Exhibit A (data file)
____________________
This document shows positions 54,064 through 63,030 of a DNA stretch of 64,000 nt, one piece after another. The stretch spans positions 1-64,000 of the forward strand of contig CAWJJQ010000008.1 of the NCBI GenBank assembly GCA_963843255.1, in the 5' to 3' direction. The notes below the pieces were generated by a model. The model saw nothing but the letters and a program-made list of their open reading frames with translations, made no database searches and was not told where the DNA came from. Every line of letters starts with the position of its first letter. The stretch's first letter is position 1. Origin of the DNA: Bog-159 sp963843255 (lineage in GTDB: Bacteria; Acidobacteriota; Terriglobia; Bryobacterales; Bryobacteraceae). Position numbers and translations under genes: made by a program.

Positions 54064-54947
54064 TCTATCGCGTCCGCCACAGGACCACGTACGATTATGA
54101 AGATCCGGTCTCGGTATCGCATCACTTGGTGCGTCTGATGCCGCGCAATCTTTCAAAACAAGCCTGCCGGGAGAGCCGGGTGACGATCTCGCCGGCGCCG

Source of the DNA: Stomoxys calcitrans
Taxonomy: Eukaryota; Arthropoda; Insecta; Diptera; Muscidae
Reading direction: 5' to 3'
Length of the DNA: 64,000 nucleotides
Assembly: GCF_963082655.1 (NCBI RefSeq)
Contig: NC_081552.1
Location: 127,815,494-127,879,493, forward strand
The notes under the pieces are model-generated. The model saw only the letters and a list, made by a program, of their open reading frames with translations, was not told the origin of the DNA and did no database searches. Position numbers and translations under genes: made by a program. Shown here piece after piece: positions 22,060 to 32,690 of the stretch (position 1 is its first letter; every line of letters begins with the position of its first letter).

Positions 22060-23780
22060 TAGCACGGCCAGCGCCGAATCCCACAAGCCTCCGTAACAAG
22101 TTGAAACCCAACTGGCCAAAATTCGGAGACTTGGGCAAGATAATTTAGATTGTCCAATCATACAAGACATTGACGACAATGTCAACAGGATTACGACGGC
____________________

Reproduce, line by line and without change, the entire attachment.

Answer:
This document shows positions 54,064 through 63,030 of a DNA stretch of 64,000 nt, one piece after another. The stretch spans positions 1-64,000 of the forward strand of contig CAWJJQ010000008.1 of the NCBI GenBank assembly GCA_963843255.1, in the 5' to 3' direction. The notes below the pieces were generated by a model. The model saw nothing but the letters and a program-made list of their open reading frames with translations, made no database searches and was not told where the DNA came from. Every line of letters starts with the position of its first letter. The stretch's first letter is position 1. Origin of the DNA: Bog-159 sp963843255 (lineage in GTDB: Bacteria; Acidobacteriota; Terriglobia; Bryobacterales; Bryobacteraceae). Position numbers and translations under genes: made by a program.

Positions 54064-54947
54064 TCTATCGCGTCCGCCACAGGACCACGTACGATTATGA
54101 AGATCCGGTCTCGGTATCGCATCACTTGGTGCGTCTGATGCCGCGCAATCTTTCAAAACAAGCCTGCCGGGAGAGCCGGGTGACGATCTCGCCGGCGCCG

Source of the DNA: Stomoxys calcitrans
Taxonomy: Eukaryota; Arthropoda; Insecta; Diptera; Muscidae
Reading direction: 5' to 3'
Length of the DNA: 64,000 nucleotides
Assembly: GCF_963082655.1 (NCBI RefSeq)
Contig: NC_081552.1
Location: 127,815,494-127,879,493, forward strand
The notes under the pieces are model-generated. The model saw only the letters and a list, made by a program, of their open reading frames with translations, was not told the origin of the DNA and did no database searches. Position numbers and translations under genes: made by a program. Shown here piece after piece: positions 22,060 to 32,690 of the stretch (position 1 is its first letter; every line of letters begins with the position of its first letter).

Positions 22060-23780
22060 TAGCACGGCCAGCGCCGAATCCCACAAGCCTCCGTAACAAG
22101 TTGAAACCCAACTGGCCAAAATTCGGAGACTTGGGCAAGATAATTTAGATTGTCCAATCATACAAGACATTGACGACAATGTCAACAGGATTACGACGGC